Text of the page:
Sign, anti-Harry S. Truman, 1952

Sign, anti-Harry S. Truman, 1952

Usage conditions apply
In April 1945, three months into his fourth term, President Franklin D. Roosevelt died and Vice President Harry S. Truman ascended to the presidency. Truman won a full term in his own right in 1948 and was eligible to run again in 1952. (The 22nd Amendment to the Constitution which limits presidential terms was ratified in 1951 but Truman, as sitting president, was exempt from its restrictions.) However, by the time the primary season started, Truman’s approval rating had fallen to approximately 22%. As this campaign novelty made by J.B. McMullen predicted, Truman was through in 1952. Less than three weeks after finishing second in New Hampshire, the opening primary, President Truman announced he would not seek re-election. The Democratic nomination went to Adlai Stevenson who lost the general election to his Republican opponent, Dwight Eisenhower.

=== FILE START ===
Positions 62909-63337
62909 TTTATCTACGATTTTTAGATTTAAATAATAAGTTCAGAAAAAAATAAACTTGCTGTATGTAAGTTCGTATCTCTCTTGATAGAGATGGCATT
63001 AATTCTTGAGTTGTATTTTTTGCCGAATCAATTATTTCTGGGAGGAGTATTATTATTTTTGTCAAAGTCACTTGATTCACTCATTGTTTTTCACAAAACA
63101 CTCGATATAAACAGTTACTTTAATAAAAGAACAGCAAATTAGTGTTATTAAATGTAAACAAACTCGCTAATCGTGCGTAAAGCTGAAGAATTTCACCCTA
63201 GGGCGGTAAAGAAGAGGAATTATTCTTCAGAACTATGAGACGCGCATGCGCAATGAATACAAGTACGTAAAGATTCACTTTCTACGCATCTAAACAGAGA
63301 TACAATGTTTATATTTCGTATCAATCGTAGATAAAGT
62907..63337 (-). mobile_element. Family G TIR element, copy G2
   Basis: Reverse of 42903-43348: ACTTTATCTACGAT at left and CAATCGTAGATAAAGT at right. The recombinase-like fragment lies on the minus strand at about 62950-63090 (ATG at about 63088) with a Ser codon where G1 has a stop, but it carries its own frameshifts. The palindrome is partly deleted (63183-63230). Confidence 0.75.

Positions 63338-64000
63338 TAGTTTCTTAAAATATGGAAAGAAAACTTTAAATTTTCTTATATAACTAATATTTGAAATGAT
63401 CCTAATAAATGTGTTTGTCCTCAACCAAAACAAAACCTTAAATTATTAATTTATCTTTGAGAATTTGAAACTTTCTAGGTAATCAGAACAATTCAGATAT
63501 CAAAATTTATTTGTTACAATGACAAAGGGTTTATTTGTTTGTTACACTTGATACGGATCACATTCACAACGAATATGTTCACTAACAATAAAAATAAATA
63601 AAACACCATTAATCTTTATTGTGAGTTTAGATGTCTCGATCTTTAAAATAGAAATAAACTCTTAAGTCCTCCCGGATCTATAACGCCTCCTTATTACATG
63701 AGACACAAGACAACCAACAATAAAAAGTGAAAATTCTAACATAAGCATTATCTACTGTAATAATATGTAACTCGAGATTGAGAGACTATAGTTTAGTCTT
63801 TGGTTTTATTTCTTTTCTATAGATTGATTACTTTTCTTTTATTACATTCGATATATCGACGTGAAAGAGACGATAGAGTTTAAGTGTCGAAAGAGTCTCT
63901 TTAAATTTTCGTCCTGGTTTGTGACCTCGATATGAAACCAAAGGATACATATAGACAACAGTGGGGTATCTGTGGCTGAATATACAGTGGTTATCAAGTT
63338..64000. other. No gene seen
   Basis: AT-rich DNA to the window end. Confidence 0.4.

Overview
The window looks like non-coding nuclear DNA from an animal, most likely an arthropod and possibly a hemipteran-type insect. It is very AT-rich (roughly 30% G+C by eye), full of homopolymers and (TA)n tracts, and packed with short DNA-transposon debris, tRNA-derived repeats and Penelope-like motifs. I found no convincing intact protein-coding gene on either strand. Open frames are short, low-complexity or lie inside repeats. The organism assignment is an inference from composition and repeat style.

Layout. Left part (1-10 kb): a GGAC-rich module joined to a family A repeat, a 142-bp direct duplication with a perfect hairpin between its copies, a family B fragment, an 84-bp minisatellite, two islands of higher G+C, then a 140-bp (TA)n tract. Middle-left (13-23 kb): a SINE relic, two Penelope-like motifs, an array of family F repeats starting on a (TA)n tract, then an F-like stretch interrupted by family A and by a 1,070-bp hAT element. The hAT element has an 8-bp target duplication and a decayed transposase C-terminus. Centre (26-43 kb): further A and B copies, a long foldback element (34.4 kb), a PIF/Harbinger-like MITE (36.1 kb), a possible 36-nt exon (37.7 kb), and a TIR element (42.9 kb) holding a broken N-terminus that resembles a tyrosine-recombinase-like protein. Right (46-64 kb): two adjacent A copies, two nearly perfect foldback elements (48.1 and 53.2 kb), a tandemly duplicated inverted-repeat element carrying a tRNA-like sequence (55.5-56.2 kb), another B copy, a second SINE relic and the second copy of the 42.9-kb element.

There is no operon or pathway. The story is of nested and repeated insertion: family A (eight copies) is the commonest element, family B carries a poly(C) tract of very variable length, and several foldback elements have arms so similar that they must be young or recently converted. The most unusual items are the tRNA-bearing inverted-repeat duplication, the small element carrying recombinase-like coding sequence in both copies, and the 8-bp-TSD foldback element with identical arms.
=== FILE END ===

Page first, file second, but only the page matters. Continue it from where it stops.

Object Name
Carving, Wood
date made
Truman, Harry S.
Physical Description
wood (overall material)
brown (overall color)
overall: 1 3/4 in x 9 3/4 in; 4.445 cm x 24.765 cm
ID Number
accession number
catalog number
Credit Line
U.S. Legislative Branch, Library of Congress, Exchange and Gift Division
Political Campaigns
See more items in
Political and Military History: Political History, Campaign Collection
Government, Politics, and Reform
American Democracy: A Great Leap of Faith
American Democracy
Exhibition Location
National Museum of American History
Data Source
National Museum of American History
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